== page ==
The New American Gods: AI and the Future of Social
Scientists are yet to deduce whether Instagram Influencers have souls. Some today it seem, don’t.
There are questions - many questions. The first being, ‘What happens an Influencer’s body when age comes knocking?’. If you were a Buddhist (or a Numerologist), you may argue that it’s no big deal. The body is merely a carrier for the soul. A wheezing and bleeding tea bag - or an ice cream cone. As long as the soul’s OK; and they can continue flaunting Virgil Abloh’s Croc drop AW18 (that’s a thing) after a hip replacement, then there is a means for these influencers to keep on trucking ad infinitum.
Or, and this is where it gets interesting, another question, ‘Can we transfuse the Influencer’s talents into a new model?’ – a computer, perhaps. Like that episode of Black Mirror, where everyone lived on as teenagers in a giant server. Or Frankenstein.
Many questions. And yet, there seems to be only one company that is tackling them, and taking these concerns seriously. The Artificial Intelligence and robotics firm Brud. Not content with enhancing the world through sustainable or charitable robotics, they have decided to create the world’s first ever AI Influencer. Sentient as a pile of bricks. And richer than many of us will ever be.
Miquela Sousa, AKA Lil Miquela is the reincarnation of an Influencer’s soul within an artificial intelligence, and therefore an indestructible three-dimensional body. The Los Angeles-based Brazilian/Spanish model resides on Instagram, and has 1.3 million followers (or Miquelites) – many of whom are heavily invested in the drama between her and her crew of pals, such as Paris Hiltonian Bermudaisbae and tortured streetwear enthusiast Blawko22.
Lil Miquela’s narrative seems genuine. Her daily musings are familiar – sometimes vague, sometimes rambling; precisely what you would expect a hormonal teenager. Her struggles with race, romance and identity, including identity politics (FYI: you can robot-shame now) echo sentiments of her own generation.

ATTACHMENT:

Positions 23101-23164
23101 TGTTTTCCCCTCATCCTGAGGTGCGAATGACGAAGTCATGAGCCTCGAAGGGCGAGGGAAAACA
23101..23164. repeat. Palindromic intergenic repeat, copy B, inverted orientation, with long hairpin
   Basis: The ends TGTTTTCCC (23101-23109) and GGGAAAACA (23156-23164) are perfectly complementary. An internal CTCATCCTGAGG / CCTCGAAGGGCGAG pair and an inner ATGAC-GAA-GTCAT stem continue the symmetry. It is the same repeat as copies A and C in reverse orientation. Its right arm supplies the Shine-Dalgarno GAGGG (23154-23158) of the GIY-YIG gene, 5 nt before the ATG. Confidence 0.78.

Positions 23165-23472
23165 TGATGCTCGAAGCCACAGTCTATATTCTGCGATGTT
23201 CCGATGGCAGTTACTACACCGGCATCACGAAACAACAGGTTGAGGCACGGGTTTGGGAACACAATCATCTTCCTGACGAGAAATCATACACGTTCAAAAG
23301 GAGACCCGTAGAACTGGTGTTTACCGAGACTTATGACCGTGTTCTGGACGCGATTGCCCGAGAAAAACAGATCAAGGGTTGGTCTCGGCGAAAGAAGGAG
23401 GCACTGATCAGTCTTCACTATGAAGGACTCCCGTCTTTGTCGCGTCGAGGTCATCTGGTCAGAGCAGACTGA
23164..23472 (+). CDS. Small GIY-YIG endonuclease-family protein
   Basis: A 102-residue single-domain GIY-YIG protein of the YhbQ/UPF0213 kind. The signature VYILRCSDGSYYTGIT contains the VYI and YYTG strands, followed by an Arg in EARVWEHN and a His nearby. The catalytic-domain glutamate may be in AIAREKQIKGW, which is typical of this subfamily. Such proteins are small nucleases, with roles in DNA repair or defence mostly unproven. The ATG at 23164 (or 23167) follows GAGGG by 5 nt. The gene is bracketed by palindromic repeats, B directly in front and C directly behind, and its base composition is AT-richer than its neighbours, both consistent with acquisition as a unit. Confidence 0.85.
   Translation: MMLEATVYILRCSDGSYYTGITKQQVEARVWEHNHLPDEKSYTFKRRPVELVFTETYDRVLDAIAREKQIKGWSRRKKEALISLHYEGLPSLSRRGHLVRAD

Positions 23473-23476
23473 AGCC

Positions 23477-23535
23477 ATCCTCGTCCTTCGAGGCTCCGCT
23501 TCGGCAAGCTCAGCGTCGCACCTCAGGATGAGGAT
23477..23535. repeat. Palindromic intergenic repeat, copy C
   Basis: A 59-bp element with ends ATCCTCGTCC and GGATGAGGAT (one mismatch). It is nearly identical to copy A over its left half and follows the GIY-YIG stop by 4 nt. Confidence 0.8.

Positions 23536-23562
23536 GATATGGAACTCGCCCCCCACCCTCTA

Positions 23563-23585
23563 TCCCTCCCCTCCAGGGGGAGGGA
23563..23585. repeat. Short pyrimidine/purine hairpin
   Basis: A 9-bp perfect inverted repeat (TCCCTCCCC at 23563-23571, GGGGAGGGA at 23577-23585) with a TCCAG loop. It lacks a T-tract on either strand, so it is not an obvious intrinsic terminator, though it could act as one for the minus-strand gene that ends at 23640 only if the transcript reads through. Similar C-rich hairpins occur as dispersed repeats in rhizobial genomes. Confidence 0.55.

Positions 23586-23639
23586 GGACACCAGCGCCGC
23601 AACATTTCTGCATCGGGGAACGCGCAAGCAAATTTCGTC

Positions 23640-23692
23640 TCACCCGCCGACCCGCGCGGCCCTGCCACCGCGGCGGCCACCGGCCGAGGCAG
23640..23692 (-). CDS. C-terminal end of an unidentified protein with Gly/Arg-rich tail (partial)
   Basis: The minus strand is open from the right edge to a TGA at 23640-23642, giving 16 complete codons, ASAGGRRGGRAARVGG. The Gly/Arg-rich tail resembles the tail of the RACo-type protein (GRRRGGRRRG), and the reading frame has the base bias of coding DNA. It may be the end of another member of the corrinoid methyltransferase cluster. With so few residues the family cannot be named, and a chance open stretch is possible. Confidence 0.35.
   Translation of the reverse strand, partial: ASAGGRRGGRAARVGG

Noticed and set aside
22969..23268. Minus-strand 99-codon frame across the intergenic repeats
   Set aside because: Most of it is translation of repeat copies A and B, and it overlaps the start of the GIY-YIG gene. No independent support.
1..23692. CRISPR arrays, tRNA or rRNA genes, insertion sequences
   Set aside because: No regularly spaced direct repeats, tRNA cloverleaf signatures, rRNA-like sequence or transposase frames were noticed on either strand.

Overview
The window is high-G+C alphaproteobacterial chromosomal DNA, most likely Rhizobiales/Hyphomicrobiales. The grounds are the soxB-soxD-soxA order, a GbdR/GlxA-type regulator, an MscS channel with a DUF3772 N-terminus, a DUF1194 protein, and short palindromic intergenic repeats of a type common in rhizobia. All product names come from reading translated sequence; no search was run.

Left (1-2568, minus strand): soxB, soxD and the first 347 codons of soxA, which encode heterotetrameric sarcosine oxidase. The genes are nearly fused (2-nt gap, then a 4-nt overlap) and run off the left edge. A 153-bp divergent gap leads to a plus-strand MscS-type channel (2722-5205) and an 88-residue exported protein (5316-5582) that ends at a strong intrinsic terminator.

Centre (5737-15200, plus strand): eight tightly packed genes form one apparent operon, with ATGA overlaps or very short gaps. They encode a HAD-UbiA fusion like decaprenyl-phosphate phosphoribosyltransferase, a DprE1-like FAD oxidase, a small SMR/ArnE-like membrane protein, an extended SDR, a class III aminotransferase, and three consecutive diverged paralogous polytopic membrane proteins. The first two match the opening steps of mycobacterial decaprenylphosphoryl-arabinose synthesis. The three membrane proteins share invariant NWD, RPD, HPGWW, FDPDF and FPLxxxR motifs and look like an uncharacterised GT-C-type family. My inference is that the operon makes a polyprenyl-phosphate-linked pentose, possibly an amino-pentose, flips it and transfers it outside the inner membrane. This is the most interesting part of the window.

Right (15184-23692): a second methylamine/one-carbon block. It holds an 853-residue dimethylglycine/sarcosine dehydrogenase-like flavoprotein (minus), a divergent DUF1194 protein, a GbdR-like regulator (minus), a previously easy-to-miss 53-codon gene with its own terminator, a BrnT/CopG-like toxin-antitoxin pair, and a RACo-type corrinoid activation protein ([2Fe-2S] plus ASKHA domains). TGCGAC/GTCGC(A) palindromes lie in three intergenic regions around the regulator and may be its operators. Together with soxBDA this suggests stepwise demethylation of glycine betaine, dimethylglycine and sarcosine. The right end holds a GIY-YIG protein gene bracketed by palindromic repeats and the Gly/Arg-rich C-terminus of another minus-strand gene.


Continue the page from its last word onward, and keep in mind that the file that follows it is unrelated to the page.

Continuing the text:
It’s this reason, perhaps, why she has become so popular with the SLAY #Erryday demographic of social tweens. If the figment of a thirty-five-year-old programmer’s imagination can relate to the tragedy of being a girl in today’s confused world, then maybe there’s hope for them after all.
Pixar haven’t got around to making this movie yet, and it’s easy to see why. Although there’s something poignant in Lil Miquela’s fleek (or freak) show, the same can hardly be said for the supporting cast, Bermudaisbae and Blawko22. Miquela might be irritating to anyone beyond her target market; her mere existence as an ‘artificial influencer’ (two terrifying words beside each other) is a cyborg-fish-slap to Elon Musk – but at least she represents a more socially-aware, sweet natured role model.
Bermudaisbae and Blawko22 represent a different, worse kind. The first is a caricature of the superficial Barbie doll, obsessed with make-up and Starbucks; and Blawko22 being the yawn-inducing streetwear fanatic whose only desire is a pair of cheaply made trainers retailing at the price of an Islington mortgage. Love triangles. Backstabbing. Blah.
Attempts at bringing these other characters into the spotlight have failed, with neither attracting the same, astronomical number of followers as Lil Miquela. But Brud is trying: the last ten Lil Miquela posts have all included either Bermuda or Blawko22.
The reason might be (drumroll please) money. It’s unsurprising that Lil Miquela has earned the attention of the fashion industry. The likes of Chanel, Louis Vuitton and Supreme have all commissioned her to wear CGI versions of their products. Givenchy maestro Riccardo Tisci has even designed an exclusive outfit for the AI Darling. 1.3 million followers, plus timeless beauty - with no chance of zits nor love handles - equals dollar signs. And some serious opportunities for both Brud and brands to innovate their marketing. Introducing more characters means more advertising channels.
Lil Miquela’s potential is not to be underestimated. Her single, ‘Not Mine’, was released on Spotify and people, for the most part, liked it; pushing it up to number 7 on the Daily Mix, gaining the attention of Vanity Fair. It seems that the server truly is the limit. Lil Miquela may not be real, but she’s an indestructible, multi-talented machine. If Brud can find the balance between art-project and cash cow, then there’s something to (begrudgingly) admire.
To answer the original question… Who knows what the future holds for current fame-hungry Influencers. They won’t be around long enough if robots have anything to do with it. When John Lasseter collaborates with Kim Kardashian to produce a post-Ray J version of herself, we can scorn the arrival of AI and social media. But until then, Lil Miquela is the monster that ought to have every seventeen-year-old with a Tumblr page quaking themselves. Nobody is safe. Reincarnation or revolt – it’s too early to tell.